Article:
Start your list with, “I am seeking the following from my job/career” and begin ranking your priorities so that you can negotiate these terms into your next offer letter/employment contract.

(a) How are you looking to be compensated? salary, commission, bonuses, equity, stock options, deferred compensation

(b) Will you receive or do you need health insurance?

(c) Are you looking for a flexible work schedule?

(d) Are you looking for the ability to work from home?

(e) Will you be required to relocate yourself and/or your family?

(f) Will you be subject to restrictions on your future employment (i.e. no non-solicitation or non-compete provisions) or will you have the freedom to change jobs?

(g) Are you going to be an at will employee or will you receive a contract with a set term of employment?

(h) Will you receive severance if you are terminated without cause or resign for good reason?

(i) Do you want/need paid vacation time? Paid sick leave? Paid time off?

(j) Are you looking to be a partner? Owner? Employee? Consultant?

(k) Do you want a specific title?

(l) Is this a position with promotional opportunities?

(m) Will you have direct or indirect reports? Do you want to manage others?

(n) Will you receive expense reimbursements?

(o) Are you being offered perks like gym membership, car allowance, monthly stipend, free coffee, etc.?

(p) Will you be working in a collaborative work environment?

(q) Do you have the ability to work on your own and without much oversight?

(r) Is there frequent business travel or no business travel at all?

Remember in making your list, that the above is not exclusive, so do not forget to add additional items to your list that are not listed above but may be extremely important to you.

Click here to contact Sheree Donath to schedule a consultation to obtain assistance in negotiating terms of new employment or if you have received a job offer that you would like to have reviewed, discussed and negotiated.

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Important Information to Understand the Families First Coronavirus Response Act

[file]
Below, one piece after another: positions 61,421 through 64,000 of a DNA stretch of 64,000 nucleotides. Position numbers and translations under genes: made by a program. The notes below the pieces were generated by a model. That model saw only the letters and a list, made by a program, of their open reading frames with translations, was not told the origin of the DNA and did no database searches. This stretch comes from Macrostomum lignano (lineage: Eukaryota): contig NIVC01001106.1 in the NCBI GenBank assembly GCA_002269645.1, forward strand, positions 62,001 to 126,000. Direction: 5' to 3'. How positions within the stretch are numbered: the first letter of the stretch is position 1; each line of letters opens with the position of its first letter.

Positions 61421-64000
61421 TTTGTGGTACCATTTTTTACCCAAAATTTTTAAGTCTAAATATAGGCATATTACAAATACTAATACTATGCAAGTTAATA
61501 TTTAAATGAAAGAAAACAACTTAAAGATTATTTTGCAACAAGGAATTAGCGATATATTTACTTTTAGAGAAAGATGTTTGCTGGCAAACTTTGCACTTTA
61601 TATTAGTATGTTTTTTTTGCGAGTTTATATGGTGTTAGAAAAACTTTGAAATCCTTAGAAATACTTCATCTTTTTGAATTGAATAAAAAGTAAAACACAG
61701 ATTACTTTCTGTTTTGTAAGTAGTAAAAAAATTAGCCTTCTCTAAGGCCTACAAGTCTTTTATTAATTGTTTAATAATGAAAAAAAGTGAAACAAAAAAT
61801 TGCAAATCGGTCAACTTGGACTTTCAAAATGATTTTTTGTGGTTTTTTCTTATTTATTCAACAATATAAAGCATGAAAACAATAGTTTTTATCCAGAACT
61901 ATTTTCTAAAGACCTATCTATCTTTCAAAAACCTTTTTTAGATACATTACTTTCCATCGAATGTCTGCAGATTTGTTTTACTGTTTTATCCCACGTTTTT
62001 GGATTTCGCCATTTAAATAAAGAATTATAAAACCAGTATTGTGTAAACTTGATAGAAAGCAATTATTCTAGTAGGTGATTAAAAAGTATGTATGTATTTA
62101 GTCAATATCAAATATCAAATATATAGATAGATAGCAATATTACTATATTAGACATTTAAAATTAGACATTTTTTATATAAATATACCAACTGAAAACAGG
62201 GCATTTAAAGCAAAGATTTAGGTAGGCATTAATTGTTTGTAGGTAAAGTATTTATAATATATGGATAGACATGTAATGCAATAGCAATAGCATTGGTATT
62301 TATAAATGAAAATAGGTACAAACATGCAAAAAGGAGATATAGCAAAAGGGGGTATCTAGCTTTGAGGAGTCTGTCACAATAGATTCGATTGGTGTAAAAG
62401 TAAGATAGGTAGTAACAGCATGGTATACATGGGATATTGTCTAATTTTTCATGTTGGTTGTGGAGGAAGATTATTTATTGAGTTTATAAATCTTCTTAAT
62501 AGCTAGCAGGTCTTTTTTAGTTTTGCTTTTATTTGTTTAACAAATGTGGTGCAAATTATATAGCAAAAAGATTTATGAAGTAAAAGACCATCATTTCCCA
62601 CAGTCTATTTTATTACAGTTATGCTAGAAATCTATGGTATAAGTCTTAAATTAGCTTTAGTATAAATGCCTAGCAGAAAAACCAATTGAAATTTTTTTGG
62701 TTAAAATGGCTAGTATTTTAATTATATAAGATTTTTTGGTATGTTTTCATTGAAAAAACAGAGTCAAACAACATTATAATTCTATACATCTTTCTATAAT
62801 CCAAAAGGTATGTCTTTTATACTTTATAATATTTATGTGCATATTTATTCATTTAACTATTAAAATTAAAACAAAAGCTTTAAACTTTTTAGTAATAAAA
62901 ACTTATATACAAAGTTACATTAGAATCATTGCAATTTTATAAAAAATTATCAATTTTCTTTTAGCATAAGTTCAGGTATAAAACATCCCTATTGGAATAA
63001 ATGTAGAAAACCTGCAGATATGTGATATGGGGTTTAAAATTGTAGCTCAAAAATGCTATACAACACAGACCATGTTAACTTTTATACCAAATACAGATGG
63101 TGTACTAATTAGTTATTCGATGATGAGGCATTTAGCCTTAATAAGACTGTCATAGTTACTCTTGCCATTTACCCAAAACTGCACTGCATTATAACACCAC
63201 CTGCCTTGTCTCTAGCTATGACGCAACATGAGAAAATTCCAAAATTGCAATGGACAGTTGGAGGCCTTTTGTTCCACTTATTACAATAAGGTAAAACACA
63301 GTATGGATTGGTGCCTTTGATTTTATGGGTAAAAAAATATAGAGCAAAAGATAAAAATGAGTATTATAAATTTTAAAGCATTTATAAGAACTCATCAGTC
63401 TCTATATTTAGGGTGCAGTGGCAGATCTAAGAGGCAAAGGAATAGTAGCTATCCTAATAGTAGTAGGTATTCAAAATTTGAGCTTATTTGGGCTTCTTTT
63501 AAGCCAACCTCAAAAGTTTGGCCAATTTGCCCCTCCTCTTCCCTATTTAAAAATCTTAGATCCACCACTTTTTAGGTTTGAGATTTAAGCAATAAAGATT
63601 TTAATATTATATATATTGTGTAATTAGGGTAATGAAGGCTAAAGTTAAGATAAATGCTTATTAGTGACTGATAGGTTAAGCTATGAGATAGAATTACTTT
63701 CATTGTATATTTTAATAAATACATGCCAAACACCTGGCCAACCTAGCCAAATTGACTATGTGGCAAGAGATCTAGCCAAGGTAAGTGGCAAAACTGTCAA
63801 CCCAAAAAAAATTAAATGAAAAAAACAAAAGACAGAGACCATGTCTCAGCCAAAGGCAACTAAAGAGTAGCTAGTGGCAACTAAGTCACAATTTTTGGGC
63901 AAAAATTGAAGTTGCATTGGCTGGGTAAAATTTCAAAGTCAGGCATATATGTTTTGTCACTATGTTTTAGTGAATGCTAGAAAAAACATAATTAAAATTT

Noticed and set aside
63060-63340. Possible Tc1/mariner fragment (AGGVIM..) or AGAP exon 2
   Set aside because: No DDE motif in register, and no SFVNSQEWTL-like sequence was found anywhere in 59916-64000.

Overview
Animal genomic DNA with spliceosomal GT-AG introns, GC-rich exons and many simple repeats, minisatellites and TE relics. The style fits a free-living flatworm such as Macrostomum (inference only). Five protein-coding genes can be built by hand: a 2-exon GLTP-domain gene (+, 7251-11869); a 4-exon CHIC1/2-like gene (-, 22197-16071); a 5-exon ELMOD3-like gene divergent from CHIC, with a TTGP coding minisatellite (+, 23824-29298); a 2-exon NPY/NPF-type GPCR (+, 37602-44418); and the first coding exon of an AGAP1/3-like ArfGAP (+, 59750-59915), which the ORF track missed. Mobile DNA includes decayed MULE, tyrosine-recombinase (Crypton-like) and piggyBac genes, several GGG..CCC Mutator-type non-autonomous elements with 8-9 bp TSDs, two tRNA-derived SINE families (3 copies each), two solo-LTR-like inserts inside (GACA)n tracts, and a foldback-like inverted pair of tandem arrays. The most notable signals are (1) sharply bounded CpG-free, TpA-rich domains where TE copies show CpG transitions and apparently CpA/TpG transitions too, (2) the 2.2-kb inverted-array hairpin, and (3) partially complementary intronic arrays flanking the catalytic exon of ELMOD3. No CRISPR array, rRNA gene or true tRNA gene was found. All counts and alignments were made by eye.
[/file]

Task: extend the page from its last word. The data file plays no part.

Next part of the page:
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The United States Department of Labor released guidance regarding the Families First Coronavirus Response Act which goes into effect on April 1, 2020.

For more specific information related to this act, review the questions and answers posted at www.dol.gov/agencies/whd/pandemic/ffcra-questions.

Donath Law, LLC is available to answer any questions that employees have regarding this new act or the current state of their employment. For assistance, contact Sheree Donath at 516-522-2743 or at sheree@donathlaw.

Coronavirus and How to Navigate/Modify Custody Arrangements and Parenting Plans – Creating a Temporary Parenting Plan

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In this time of uncertainty, many questions have arisen regarding joint custody and whether parenting plans that are in place should be followed or modified. Many parents are considering putting a Temporary Parenting Plan in place. Some of the issues being addressed in a modified/temporary plan include, among others:

(a) whether the children should stay with one parent for a certain period of time or if they should continue with the custody schedule in place;
(b) what happens if one of the parents gets sick;
(c) whether both parents will continue to have joint decision-making authority over health matters for the children;

If you decide to modify your parenting plan and determine that the children will remain with one parent, think of alternative arrangements so that the children will not miss quality time with the other parent. Try setting up times for the children to spend time reading or playing virtual games with the other parent by facetime or some other app that allows them face to face contact. Consider modifying your summer schedule and vacation schedule to allot for the other parent to have substantial time with the children once things get back to a more normal routine.